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Pregnant women who get ample amounts of vitamin D may be protecting their unborn children from developing asthma later in life, a U.S. study suggests.

Researchers at Massachusetts General Hospital in Boston used questionnaires to assess vitamin D levels of women when they were pregnant.

They then matched this data with the children who were showing early signs of asthma -- recurrent wheeze -- by the age of 3.

"The higher the maternal level of vitamin D, the lower the child's risk [of asthma]" said Carlos Camargo, lead researcher of the study published in the American Journal of Clinical Nutrition.

Vitamin D is obtained from some foods, including oily fish such as salmon. It is also produced in the skin as a result of exposure to sunlight.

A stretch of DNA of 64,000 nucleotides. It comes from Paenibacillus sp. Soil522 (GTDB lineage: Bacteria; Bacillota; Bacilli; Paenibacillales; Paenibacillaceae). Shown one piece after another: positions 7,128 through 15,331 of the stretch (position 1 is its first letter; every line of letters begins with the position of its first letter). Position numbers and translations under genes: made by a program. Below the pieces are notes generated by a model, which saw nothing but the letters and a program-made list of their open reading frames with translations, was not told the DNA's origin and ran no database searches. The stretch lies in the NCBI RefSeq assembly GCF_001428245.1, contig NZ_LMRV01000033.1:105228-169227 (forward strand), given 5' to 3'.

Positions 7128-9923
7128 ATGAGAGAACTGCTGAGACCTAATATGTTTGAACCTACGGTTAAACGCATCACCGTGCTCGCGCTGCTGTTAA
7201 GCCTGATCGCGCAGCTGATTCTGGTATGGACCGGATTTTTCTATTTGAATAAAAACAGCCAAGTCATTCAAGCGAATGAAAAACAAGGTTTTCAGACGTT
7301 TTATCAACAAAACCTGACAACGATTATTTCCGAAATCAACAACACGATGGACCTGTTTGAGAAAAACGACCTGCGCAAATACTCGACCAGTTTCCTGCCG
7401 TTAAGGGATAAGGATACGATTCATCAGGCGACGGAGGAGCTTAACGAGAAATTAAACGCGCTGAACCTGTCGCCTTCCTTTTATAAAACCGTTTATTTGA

But, during winter months, the sun's rays just aren't strong enough to trigger vitamin D production.

"I think adults in northern latitudes should take vitamin D supplements," Dr. Camargo said in an e-mail.

"The optimal dose is not yet clear, but a recommendation of 800 to 1,000 International Units a day is safe and is known to increase blood levels of vitamin D during these winter months."

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